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Politics

Judge agrees that Paul Manafort lied in Russia investigation

Paul Manafort
Paul Manafort, President Trump’s former campaign chairman, could face stiff sentences from federal judges in Washington and Virginia.
(Andrew Harnik / Associated Press)

A federal judge ruled Wednesday that Paul Manafort, President Trump’s former campaign chairman, lied to special counsel Robert S. Mueller III’s prosecutors despite agreeing to cooperate in the sprawling Russia investigation.

The decision by U.S. District Judge Amy Berman Jackson effectively voids Manafort’s plea agreement and means the 69-year-old former Republican operative and lobbyist will likely be sentenced to prison for the rest of his life.

“The Office of Special Counsel is no longer bound by its obligations under the plea agreement, including its promise to support a reduction of the offense level,” Jackson wrote in her order.

Manafort already has been convicted of eight charges of bank fraud and tax evasion following a trial last year in Alexandria, Va., and he has pleaded guilty to two additional charges of conspiracy.

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All the charges involve Manafort’s work for the Russian-backed president in Ukraine — before he joined Trump’s campaign — and subsequent allegations of attempted witness tampering.

The legal battle over whether Manafort lied to prosecutors — his defense team denied it — revealed new clues about Mueller’s closely guarded investigation into meetings and other contacts between Trump’s campaign aides and Russians during the 2016 presidential race.

Paul Manafort, Richard Westling, Andrew Weissman, Greg Andres
A courtroom sketch of Paul Manafort standing before U.S. District Judge Amy Berman Jackson.
(Dana Verkouteren / Associated Press)

A partially redacted document filed by Manafort’s lawyers disclosed that he shared polling data with Konstantin Kilimnik, a Russian-born associate who worked with Manafort in Ukraine. Prosecutors say Kilimnik has ties to Russian intelligence, an allegation he has denied.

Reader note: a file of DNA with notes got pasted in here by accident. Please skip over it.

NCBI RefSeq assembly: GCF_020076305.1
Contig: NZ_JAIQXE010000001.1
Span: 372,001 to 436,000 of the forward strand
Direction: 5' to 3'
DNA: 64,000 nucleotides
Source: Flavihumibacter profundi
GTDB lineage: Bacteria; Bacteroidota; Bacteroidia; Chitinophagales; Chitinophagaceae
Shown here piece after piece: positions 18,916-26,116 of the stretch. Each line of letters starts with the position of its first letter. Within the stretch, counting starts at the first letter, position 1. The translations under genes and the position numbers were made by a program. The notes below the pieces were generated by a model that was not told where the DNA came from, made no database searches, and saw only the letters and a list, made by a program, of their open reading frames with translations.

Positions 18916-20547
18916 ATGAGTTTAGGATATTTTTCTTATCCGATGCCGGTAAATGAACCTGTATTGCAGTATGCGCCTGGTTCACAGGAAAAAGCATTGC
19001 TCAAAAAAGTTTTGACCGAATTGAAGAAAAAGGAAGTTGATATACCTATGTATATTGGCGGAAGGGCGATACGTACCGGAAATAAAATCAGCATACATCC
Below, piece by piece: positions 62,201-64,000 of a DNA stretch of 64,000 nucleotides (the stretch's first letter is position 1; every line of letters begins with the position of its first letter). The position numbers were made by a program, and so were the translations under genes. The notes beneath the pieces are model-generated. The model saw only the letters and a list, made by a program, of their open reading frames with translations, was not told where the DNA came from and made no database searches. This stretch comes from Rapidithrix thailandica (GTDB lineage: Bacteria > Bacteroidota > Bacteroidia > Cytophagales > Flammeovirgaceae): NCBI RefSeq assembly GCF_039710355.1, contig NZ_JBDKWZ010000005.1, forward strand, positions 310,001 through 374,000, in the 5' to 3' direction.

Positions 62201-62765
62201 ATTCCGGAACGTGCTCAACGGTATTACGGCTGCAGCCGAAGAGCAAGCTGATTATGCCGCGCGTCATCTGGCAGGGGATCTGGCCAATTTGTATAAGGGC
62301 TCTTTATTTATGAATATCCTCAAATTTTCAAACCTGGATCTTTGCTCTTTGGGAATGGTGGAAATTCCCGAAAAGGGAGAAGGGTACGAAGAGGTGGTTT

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In addition, the relationship between Manafort and Kilimnik was extensively discussed in a closed court hearing on Feb. 4.

“This goes, I think, very much to the heart of what the special counsel’s office is investigating,” Andrew Weissman, a top Mueller deputy, told the judge. A heavily redacted transcript was released after the hearing.

Weissman did not elaborate, but he cited a meeting between Manafort and Kilimnik at a cigar club in New York City on Aug. 2, 2016.

“That meeting and what happened at that meeting is of significance to the special counsel,” he said.

The meeting took place less than two weeks after Trump had accepted his party’s presidential nomination at the Republican National Convention and about two weeks before Manafort resigned from the Trump campaign over questions about his work in Ukraine.

Richard Gates, Manafort’s deputy at the time, also attended the meeting. Gates initially was named in the same indictment as Manafort, but he later pleaded guilty to charges of conspiracy and lying to investigators, and he has been cooperating with prosecutors.

Manafort’s conversations with Kilimnik were one of five topics that prosecutors said Manafort lied about.

The judge agreed with prosecutors on three of the five that Manafort “intentionally made false statements,” including on conversations involving Kilimnik.

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